MINNEAPOLIS (WCCO) — Art comes in many forms, as you know. And pottery seems to be making comeback in popularity. This week in Finding Minnesota, a closer look a hidden treasure right in the metro area — the Northern Clay Center on Franklin Avenue in Minneapolis.
On the outside, it looks industrial. On the inside, exquisite is the word that comes to mind.
With every step and with every turn, you find creative works of art at Northern Clay Center.
Emily Galusha is the director of the center.
“Clay as a medium, whether it’s made into pots or something utilitarian or sculpture is having a real resurgence, which I think is a response to everything going digital,” she said.
The current exhibit is part of the center’s 20th anniversary celebration.
It features artwork by people who’ve played key roles in NCC’s history — staff members, teachers and professional artists.
Looking at these finished products, it’s hard to believe they all started out looking like a clump of mud.
Clay is not exactly pretty. But Galusha said, it’s got a great appeal for artists.
“People do seem to get seduced by the material. I, myself, am not a potter, I don’t work in clay, I like it finished,” she said with a laugh.
When you take a class here, one of the first things they do is give you your own bag of clay. Then, they encourage you to dig right in and get a feel for what clay is really like.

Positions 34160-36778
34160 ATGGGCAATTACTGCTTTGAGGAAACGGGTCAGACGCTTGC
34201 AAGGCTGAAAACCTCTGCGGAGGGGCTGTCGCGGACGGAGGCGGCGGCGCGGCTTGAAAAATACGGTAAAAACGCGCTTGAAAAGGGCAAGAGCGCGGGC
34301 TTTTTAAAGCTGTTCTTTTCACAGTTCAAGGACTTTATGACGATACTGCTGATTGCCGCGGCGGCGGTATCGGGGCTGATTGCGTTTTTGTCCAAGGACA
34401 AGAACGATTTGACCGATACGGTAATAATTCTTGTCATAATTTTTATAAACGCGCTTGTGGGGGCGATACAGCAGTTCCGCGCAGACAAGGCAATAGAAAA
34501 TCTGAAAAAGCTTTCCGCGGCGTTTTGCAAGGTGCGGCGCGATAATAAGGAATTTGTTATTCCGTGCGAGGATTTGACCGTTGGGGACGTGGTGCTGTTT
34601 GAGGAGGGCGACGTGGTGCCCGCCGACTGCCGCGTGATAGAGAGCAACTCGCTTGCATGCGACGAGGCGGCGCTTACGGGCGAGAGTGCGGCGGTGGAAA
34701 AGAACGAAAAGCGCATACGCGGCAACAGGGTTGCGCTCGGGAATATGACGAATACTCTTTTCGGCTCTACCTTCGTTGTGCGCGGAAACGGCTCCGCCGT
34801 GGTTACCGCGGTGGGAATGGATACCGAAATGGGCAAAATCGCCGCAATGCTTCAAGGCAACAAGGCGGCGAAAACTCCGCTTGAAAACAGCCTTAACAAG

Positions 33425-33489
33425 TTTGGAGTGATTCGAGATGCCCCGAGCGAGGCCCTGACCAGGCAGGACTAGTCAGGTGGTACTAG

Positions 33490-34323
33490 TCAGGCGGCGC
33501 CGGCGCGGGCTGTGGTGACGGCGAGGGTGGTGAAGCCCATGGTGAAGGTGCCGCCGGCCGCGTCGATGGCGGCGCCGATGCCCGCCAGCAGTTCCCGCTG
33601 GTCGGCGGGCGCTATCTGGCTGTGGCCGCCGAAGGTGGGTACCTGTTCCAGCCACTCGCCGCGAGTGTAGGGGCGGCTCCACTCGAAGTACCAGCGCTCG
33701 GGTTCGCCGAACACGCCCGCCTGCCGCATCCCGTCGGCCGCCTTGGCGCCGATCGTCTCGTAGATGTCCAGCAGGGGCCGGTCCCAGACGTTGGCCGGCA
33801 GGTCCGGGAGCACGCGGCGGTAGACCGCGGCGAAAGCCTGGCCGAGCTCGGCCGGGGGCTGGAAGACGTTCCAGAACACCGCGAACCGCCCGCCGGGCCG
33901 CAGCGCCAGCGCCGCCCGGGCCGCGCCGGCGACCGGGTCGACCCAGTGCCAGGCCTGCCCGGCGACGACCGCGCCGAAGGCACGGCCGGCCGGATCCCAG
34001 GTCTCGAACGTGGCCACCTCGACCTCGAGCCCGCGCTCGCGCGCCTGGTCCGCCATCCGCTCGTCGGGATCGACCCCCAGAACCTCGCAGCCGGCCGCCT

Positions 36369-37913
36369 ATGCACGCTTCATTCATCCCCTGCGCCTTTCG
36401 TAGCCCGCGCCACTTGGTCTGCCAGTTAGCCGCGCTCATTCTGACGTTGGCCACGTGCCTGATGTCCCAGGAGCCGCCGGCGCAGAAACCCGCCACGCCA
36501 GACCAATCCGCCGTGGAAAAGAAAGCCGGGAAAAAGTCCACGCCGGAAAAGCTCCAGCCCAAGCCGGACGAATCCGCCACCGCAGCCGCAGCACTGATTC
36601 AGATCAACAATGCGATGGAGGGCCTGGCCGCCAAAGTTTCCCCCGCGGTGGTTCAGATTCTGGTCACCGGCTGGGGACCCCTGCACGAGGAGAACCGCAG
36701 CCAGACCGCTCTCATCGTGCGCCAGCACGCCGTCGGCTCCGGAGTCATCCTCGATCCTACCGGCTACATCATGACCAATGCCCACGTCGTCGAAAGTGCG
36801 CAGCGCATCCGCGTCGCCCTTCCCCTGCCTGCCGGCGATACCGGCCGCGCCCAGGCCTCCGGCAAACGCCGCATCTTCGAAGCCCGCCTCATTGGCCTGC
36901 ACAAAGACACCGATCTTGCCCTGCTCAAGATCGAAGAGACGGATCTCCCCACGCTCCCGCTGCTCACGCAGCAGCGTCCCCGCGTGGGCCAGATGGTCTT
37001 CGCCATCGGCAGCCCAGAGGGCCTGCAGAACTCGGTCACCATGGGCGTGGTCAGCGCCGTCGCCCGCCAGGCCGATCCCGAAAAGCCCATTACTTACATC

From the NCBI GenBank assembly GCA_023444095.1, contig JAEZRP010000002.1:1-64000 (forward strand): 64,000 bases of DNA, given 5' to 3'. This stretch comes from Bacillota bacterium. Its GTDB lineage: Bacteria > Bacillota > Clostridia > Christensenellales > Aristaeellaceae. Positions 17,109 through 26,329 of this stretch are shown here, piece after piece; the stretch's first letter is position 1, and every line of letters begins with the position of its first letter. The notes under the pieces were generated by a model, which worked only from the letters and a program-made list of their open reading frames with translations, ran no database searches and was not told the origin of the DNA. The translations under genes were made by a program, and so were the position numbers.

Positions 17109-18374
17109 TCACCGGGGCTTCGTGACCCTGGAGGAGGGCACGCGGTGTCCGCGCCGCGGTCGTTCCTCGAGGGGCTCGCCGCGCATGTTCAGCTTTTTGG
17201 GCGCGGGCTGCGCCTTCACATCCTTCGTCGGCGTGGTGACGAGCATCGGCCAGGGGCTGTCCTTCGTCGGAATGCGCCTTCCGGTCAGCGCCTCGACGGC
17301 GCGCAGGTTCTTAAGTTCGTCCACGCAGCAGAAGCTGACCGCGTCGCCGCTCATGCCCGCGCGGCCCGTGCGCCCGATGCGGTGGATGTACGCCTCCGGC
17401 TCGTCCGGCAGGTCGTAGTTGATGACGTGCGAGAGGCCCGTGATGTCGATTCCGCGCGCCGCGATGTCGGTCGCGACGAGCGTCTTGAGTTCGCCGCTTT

Over the years, the center has become a place where thousands of people have taken classes.
Not just adults, but kids, too — including some children in a week-long summer camp.
“They are completely uninhibited, at a certain point they tend to hold back, but early on they get entrance,” Galusha said.
After a piece of clay is sculpted, it’s then painted and fired — and then sometimes glazed and placed in a kiln to be fired a second time.
It’s a simple process that continues to yield beautiful pieces of art over and over again.
There’s only one more week left to see the current exhibit at the Northern Clay Center. After that, the work of Japanese clay artists work will go on display in September.
And if you think you’d like to learn how to work with clay, enrollment in fall classes is still going on.
You’ll find a link to the center’s website here.